University of Tasmania
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Plurally possessed : gift and participation in the theo-ontology of John Milbank

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posted on 2023-05-26, 05:26 authored by Triffett, BP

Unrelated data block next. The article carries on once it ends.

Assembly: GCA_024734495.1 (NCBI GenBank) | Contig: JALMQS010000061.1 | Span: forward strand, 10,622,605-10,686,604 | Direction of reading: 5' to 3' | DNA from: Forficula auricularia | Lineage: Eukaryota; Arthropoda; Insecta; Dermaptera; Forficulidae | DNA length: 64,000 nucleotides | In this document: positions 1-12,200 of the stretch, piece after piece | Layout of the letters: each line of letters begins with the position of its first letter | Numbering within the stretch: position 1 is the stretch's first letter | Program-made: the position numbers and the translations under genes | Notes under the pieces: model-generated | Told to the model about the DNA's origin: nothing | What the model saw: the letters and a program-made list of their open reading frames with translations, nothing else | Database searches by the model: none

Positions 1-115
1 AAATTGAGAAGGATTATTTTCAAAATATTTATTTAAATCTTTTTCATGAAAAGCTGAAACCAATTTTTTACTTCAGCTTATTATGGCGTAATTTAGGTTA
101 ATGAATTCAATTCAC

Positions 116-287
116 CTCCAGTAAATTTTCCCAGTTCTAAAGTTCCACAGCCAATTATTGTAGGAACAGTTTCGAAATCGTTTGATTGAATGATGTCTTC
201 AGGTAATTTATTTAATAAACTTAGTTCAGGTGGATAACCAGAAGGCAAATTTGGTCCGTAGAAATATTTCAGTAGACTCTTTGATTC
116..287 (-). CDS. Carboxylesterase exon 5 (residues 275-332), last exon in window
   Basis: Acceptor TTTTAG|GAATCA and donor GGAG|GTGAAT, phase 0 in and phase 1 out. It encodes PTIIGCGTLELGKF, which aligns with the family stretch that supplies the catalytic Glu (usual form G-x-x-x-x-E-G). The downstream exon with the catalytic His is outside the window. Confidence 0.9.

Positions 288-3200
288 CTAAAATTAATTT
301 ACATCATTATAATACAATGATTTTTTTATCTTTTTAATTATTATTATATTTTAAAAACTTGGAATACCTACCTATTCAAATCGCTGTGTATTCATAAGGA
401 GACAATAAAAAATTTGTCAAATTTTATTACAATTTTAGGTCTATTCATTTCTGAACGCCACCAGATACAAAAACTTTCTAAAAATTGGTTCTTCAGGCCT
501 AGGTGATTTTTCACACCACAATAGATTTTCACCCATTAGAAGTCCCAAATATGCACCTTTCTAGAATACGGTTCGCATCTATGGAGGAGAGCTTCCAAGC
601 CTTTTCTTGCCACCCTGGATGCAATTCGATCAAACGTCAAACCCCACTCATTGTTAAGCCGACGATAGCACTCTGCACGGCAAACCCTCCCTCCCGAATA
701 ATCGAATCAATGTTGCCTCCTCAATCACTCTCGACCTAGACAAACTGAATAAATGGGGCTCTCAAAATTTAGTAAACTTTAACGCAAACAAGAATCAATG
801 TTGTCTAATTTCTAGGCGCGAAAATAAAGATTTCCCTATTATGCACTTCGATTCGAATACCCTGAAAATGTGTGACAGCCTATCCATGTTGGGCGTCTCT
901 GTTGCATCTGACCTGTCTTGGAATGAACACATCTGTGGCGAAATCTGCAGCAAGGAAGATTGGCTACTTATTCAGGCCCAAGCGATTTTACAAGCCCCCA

In this thesis an attempt is made to strengthen and develop John Milbank's account of gift and participation, by way of encounters with other thinkers on gift (Jean-Luc Marion, Dietrich von Hildebrand), participation (James K.A. Smith, Thomas Aquinas), and transcendence (Catherine Keller, Mayra Rivera Rivera). The logic of the work is given in two moves made in the course of this dialogue, moves which concern grounds of possibility. First, it is argued that making sense of gift and participation requires a thought of the communicable or plurally possessed‚ÄövÑvp. In respect to (i) gift, it is proposed that unless something remains really the same in the giver, even as it comes to abide in the recipient, such that it is actively present in both‚ÄövÑvÆwithout such communicative doubling‚ÄövÑvp of a self-identical principle (Gift‚ÄövÑvp), there can be no transcendence from one person to another, and therefore no event of gift. In respect to (ii) participation, it is shown that Milbank thinks the creature's methexis in divine being in terms of processio‚ÄövÑvÆthe same divine life, originally proper to God, is also given to creatures in some way. Thus it seems that the intelligibility of (Milbank's) participation also depends on the idea of plural possession‚ÄövÑvÆthat the latter is to be thought as the condition for both gift and methexis. The second move complements the first; here the possibility of plural possession is itself questioned. A distinction is made between two senses of proper‚ÄövÑvp, and thus between two ways of being a subject for something‚ÄövÑvÆmetaphysically and dynamically/expressively. It is argued that the communicable is able to have plural expressive subjects, while remaining the Same (really one in its communicability) inasmuch as it has just one metaphysical subject. So in effect, the thesis suggests that taking account of this propriological‚ÄövÑvp distinction uniquely enables one to (a) provide the appropriate ontological basis for Milbank's asymmetrical reciprocity‚ÄövÑvp in gift-exchange, (b) uncover the specific features of his ontology of participation, and thus (c) better evaluate Milbank's thought. However, Milbank's understanding of gift is still developing, and further research is needed on other aspects of his account of being and methexis. Also, more attention needs to be given to what the gratuity of gift might be, and how one might reconcile the (more Aristotelian) claim that creatures have created ontic forms, with the (more Platonic) claim that creatures have their being by bearing divine form as dynamical subjects.


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